Paillier-Blum Modulus #

This protocol allows the prover to show that a public modulus is the product of two $3 \; \mathsf{mod}\; 4$ prime numbers. Since safe-primes – primes of the form $p = 2q + 1$ where $q$ is also prime – are congruent with $3\; \mathsf{mod}\; 4$, this proof system can be used in those cases. Similar to the proof for Product of two primes, this system also uses the proof of Square freeness. This proof system is also much more efficient than the one for the Product of two primes.

Goal: $\varprover$ convinces $\varverifier$ that $\varN$ is the product of two primes congruent with $3\; \mathsf{mod}\; 4$, and that $\gcd(\varN, \varphi(\varN)) = 1$, without revealing its factorization.
  • Public input: modulus $\varN$
  • Private input: $\varprover$ knows $p,q$ such that $\varN = p q$. These are primes congruent with $3\; \mathsf{mod}\; 4$.
  • Security parameters: $m$ to achieve a cheating probability of $2^{-m}$

Interactive protocol #

Security note: The protocol is zero-knowledge (does not reveal the factorization of $\varN$) only when the verifier is honest and randomly generates each $\vary_i$. If the verifier chooses these values maliciously, they can recover the factorization of $\varN$. If your attacker model considers this, use the non-interactive version. More details on Using HVZKP in the wrong context.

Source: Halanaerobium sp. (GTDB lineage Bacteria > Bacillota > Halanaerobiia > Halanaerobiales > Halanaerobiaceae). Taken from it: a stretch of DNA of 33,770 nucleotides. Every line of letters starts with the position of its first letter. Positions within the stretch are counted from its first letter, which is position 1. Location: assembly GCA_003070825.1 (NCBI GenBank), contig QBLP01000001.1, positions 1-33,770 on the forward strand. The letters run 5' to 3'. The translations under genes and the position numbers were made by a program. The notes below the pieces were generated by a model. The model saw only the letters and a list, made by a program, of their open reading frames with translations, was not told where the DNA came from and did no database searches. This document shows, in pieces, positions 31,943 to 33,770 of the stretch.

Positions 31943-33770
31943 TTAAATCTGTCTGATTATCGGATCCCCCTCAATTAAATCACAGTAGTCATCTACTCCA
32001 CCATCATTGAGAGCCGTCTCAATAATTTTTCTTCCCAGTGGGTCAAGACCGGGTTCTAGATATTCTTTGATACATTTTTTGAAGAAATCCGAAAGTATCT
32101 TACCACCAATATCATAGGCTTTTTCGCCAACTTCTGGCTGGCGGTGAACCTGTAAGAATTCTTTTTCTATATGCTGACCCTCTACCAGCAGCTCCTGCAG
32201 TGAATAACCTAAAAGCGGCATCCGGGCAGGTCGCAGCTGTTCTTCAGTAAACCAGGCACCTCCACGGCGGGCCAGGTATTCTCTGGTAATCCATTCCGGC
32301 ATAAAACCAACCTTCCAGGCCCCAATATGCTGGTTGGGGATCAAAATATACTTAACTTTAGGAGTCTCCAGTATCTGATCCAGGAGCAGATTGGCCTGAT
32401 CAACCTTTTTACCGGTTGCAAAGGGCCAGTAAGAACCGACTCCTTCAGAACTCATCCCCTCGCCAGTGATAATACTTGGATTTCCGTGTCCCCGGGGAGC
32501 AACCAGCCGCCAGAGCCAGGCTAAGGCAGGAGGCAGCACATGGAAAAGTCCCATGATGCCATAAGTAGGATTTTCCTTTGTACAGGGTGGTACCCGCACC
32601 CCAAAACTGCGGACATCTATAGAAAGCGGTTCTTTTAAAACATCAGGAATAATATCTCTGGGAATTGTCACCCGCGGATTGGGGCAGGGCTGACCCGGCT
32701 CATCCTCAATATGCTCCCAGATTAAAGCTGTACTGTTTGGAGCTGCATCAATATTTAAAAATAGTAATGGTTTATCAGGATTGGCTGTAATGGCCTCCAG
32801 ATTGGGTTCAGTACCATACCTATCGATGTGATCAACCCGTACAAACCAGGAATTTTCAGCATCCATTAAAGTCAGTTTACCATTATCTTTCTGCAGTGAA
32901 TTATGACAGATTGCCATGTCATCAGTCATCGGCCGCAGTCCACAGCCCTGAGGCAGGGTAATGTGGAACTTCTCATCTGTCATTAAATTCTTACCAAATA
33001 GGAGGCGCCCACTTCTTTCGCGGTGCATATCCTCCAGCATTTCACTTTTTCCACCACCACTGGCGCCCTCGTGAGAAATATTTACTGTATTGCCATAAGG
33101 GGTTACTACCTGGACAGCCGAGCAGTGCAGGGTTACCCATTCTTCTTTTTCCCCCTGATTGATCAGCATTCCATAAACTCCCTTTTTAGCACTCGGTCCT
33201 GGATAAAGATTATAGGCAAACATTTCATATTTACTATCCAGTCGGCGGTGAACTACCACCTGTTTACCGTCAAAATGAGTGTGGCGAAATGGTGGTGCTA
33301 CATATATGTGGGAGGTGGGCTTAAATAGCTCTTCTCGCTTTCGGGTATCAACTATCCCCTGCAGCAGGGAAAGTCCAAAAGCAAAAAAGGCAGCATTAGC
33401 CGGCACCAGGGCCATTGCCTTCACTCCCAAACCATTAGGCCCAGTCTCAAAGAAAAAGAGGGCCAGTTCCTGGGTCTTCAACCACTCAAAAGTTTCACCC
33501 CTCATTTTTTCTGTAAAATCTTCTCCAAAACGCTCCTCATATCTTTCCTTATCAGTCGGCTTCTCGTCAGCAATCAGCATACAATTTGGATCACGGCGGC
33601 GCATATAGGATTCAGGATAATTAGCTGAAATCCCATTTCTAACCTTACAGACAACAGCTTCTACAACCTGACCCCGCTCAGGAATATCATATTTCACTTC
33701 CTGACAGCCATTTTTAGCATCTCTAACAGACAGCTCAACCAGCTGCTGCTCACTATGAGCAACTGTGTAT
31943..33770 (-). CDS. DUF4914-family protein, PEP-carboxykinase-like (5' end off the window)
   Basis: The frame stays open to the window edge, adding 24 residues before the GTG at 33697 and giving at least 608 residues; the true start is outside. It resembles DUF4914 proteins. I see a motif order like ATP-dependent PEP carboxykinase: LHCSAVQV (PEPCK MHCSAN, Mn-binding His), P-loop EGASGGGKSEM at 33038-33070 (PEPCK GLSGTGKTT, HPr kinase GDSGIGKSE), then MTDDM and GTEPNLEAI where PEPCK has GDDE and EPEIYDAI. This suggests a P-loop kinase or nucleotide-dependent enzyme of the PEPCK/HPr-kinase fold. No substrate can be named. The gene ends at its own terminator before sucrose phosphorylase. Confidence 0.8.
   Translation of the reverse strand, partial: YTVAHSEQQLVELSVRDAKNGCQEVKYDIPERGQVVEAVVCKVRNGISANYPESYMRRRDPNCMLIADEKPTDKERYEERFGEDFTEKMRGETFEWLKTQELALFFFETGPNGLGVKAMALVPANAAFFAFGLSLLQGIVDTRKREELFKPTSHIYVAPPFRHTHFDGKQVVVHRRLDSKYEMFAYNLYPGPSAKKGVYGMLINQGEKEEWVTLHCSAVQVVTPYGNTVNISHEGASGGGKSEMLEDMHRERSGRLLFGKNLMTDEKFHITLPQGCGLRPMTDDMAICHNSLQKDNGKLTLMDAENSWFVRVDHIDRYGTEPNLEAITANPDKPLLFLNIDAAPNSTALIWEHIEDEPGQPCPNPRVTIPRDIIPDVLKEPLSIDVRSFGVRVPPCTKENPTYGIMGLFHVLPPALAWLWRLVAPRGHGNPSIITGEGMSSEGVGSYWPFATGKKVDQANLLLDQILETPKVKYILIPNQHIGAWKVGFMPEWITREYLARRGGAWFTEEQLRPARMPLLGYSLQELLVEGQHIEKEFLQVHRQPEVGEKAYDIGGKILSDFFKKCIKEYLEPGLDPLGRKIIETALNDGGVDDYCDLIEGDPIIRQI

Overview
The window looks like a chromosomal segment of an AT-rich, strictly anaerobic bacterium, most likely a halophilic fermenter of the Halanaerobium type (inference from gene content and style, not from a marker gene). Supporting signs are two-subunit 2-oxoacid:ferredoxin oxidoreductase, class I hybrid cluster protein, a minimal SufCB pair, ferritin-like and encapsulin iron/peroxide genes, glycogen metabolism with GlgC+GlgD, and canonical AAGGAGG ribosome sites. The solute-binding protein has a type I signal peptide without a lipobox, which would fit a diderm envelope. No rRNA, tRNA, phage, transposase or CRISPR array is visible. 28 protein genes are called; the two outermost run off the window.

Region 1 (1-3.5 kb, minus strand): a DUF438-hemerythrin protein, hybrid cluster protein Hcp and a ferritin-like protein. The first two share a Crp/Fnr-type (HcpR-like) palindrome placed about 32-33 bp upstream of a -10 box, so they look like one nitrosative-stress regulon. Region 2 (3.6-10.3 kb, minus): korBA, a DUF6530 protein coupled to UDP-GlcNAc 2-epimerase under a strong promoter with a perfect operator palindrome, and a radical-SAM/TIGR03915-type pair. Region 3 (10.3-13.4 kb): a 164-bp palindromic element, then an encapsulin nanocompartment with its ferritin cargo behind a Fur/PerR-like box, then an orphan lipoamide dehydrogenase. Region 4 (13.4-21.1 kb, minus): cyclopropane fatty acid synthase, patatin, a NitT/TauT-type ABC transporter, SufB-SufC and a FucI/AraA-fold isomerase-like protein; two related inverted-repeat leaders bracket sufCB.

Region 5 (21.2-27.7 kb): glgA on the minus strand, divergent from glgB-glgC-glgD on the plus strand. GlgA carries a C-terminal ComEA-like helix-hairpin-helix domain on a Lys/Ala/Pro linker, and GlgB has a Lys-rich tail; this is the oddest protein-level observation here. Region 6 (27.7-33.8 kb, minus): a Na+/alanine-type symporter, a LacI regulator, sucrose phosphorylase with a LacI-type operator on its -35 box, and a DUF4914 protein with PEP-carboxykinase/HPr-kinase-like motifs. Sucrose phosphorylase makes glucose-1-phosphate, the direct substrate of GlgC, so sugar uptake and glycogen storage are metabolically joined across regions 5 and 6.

$$ \begin{array}{c} \work{\varprover}{\varverifier} \alicework{\sampleN{\varw}{\varN} \text{ with }J(\varw, \varN) = -1} \alicebob{}{\varw}{} \bobwork{\sampleNs{\vary_i}{\varN} } \bobalice{}{\bunch{\vary}}{} \alicework{\varz_i = \vary_i^{\varN^{-1} \mod \varphi ( \varN )}} \alicework{\varx_i = \sqrt[4]{\vary_i'} \mod \varN} \alicework{\text{where } \vary_i' = (-1)^{\vara_i} \varw^{\varb_i} \vary_i \in QR_\varN} \alicework{\text{and } \vara_i, \varb_i \in \{0, 1\}\enspace\;\;} \alicework{\text{ for }i=1,\ldots,m} \alicebob{}{\bunchi{(\varx_i, \vara_i, \varb_i), \varz_i}}{} \bobwork{\varN \gQ 1} \bobwork{\varN \mod 2 \equalQ 1} \bobwork{\mathsf{isPrime}(\varN) \equalQ false} \bobwork{ \varz_i ^\varN \equalQ \vary_i \mod \varN } \bobwork{\vara_i, \varb_i \inQ \{0, 1\} } \bobwork{ \varx_i ^4 \equalQ (-1)^{\vara_i} \varw^{\varb_i} \vary_i \mod \varN } \bobwork{\text{ for }i=1,\ldots,m} \end{array} $$

Non-interactive protocol #

The non-interactive version of the protocol replaces the verifier-side sampling of $\vary_i$ and generates them using the $\mathsf{gen}_\vary$ function. The participants only exchange one message and this proof can be used in the context of malicious verifiers.